• Boosting Charity – a new disbursement quota rates for charities. For investments above a million dollars, the quota will be from 3.5 to 5 percent.
  • Minimum Tax For High Earners – the budget proposes the next steps towards the government’s examination of a new minimum tax regimen which should go towards ensuring that all wealthier Canadians pay their fair share of tax.
  • Correcting Anti-Avoidance Tax Rules that should ensure the correct amount of tax is paid when an interest coupon stripping arrangement is used since they exploit the differences between international tax treaties and allow some to pay less in taxes.
  • International Tax Reform – the government is ready to introduce legislation for a digital services tax to ensure that all corporations, including those in the digital sector, pay their fair share of tax on the revenue they earn in Canada.
  • Cryptocurrencies in Canada – the government is addressing the digitalization of financial assets while announcing the launching of a financial sector legislative review that will focus on cryptocurrencies and stablecoins.
  • Strengthening GAAR (general anti-avoidance rule) – by mending the income tax to provide that the GAAR will apply to transactions affecting tax attributes that have not yet been used to reduce the taxes.
  • Bill C-208 Follow-up – setting up a consultation process to hear stakeholder views on how to continue to facilitate genuine intergenerational business transfers while protecting the integrity of tax systems.
  • Discontinuing flow-through shares for oil, gas, and coal activities
    Switching to zero-emission vehicles – widening the range of eligible vehicles for purchase incentives.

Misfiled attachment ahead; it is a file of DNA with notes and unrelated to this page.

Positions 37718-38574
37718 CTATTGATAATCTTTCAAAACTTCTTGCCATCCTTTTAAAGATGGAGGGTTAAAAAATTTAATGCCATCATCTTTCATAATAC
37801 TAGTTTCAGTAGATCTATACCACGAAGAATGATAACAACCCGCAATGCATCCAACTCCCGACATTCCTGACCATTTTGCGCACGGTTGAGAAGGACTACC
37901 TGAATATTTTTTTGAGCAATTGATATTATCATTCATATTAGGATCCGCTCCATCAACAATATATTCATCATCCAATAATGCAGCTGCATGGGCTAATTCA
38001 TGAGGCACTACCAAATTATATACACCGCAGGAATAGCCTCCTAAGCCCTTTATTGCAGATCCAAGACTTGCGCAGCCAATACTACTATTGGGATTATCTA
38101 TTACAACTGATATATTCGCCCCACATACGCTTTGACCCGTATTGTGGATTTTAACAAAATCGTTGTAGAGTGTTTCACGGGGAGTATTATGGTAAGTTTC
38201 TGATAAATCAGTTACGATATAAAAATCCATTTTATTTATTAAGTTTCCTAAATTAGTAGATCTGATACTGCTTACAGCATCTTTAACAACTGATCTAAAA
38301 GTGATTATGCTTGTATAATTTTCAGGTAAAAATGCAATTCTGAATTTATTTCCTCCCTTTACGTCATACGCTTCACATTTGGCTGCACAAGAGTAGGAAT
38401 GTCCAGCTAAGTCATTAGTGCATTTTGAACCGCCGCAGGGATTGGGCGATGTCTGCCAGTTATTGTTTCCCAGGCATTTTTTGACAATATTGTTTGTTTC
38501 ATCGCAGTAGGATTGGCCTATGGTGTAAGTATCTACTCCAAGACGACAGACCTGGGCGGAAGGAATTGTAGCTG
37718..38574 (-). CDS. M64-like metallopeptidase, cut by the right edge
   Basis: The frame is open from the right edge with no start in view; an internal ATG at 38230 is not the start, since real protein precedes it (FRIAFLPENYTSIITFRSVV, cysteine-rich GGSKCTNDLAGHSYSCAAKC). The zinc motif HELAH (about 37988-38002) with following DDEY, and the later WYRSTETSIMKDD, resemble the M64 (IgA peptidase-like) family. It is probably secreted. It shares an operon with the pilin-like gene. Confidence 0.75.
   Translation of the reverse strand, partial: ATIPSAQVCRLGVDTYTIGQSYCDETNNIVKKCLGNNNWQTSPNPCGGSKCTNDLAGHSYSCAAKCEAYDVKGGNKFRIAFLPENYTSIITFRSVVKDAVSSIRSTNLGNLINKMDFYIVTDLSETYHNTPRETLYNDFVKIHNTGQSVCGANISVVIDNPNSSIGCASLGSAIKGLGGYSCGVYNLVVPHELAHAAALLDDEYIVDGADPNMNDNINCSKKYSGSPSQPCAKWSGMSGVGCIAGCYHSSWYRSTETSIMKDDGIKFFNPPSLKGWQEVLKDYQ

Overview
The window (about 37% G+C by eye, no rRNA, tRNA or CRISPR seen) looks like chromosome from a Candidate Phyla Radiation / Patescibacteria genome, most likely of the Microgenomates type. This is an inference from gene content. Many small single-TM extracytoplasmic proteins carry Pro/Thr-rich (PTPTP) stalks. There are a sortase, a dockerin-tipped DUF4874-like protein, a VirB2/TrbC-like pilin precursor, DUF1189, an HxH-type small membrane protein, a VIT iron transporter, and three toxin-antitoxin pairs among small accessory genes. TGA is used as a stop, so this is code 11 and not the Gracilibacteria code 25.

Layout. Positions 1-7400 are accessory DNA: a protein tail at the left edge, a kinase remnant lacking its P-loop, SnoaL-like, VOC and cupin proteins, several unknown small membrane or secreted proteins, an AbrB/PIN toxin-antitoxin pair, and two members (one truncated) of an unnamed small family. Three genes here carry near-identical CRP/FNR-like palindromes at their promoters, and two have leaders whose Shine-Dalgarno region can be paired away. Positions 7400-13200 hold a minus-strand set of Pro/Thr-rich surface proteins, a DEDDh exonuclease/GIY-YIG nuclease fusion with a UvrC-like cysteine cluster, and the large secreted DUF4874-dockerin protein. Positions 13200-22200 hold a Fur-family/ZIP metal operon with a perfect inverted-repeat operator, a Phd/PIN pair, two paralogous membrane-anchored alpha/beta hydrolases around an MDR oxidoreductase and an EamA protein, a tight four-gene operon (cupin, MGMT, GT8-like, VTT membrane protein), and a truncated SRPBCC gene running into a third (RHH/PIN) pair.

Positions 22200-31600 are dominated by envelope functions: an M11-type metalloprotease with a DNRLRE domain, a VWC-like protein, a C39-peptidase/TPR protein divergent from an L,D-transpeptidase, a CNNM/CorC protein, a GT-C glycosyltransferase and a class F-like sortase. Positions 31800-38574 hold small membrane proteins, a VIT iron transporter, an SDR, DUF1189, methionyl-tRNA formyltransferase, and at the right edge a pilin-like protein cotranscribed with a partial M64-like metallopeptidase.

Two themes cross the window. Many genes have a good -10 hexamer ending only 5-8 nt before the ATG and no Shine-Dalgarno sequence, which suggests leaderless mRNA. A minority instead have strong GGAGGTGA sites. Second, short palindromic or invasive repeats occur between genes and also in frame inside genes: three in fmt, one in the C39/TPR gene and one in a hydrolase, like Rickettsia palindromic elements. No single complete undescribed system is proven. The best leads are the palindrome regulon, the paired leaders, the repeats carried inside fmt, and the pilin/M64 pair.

• Construction tradespeople and apprentices who temporarily relocate for work will be able to deduct up to $4000 per year for reasonable lodging expenses.
  • Blind Bidding: A Home Buyers’ Bill of Rights and a national plan to end blind bidding will be developed and implemented over the next year by the Minister of Housing and Diversity and Inclusion. Besides ensuring a legal right to a home inspection, a Home Buyers Bill of Rights could also ensure transparency on the history of price changes on title searches.
  • Housing Accelerator Fund: The Budget proposes to provide $4 billion to the Canada Mortgage and Housing Corporation to launch a new Housing Accelerator Fund. The fund will be dedicated to assisting municipalities in building 100,000 new units over the next five years.

Also, according to the federal budget, people wanting to renovate their homes and add accommodation for a senior person can also get a tax credit. It will be called Multigenerational Home Renovation Tax Credit, and it would provide up to $7500 in support for the construction of a suite for a senior or an adult with a disability. This will allow families to claim up to $50 000 if the expenses are eligible, starting in 2023.

As for other types of renovations, you can get up to $10 000 of a tax credit on eligible home renovation expenses through the non-refundable HATC.

First Time Home Buyer Incentive

In order to help more people buy their first home, the federal government introduced the First-Time Home Buyer Incentive, which allows eligible first-time homebuyers to lower their borrowing costs by sharing the cost of buying a home with the government. The government extended the incentive to March 31, 2025. Canada is also researching an option that would let you rent until you own. To help develop that plan, Canada is providing $200 million under the existing Affordable Housing Innovation Fund.

If you need help buying your first home, give us a call.